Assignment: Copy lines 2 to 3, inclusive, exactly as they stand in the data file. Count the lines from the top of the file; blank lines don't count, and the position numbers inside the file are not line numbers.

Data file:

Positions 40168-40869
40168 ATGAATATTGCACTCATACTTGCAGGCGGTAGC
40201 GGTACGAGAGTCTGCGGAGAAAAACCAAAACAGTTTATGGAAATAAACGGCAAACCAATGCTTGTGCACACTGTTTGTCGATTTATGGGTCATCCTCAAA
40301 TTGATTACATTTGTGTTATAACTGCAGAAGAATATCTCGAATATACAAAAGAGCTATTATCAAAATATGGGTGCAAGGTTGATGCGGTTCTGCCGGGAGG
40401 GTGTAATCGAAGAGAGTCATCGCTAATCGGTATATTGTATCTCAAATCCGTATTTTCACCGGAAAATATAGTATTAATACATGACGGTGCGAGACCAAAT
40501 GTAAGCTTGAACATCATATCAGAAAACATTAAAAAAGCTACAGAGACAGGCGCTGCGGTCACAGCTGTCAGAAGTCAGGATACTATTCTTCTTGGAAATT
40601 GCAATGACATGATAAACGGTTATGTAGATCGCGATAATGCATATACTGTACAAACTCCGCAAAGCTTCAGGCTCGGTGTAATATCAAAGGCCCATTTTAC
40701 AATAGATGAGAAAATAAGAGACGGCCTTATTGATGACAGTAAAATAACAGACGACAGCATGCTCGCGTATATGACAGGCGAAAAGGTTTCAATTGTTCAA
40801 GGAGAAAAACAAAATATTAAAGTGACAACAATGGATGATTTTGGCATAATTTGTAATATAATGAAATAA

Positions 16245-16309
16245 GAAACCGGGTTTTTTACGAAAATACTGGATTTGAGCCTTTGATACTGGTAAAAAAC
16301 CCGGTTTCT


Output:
40168 ATGAATATTGCACTCATACTTGCAGGCGGTAGC
40201 GGTACGAGAGTCTGCGGAGAAAAACCAAAACAGTTTATGGAAATAAACGGCAAACCAATGCTTGTGCACACTGTTTGTCGATTTATGGGTCATCCTCAAA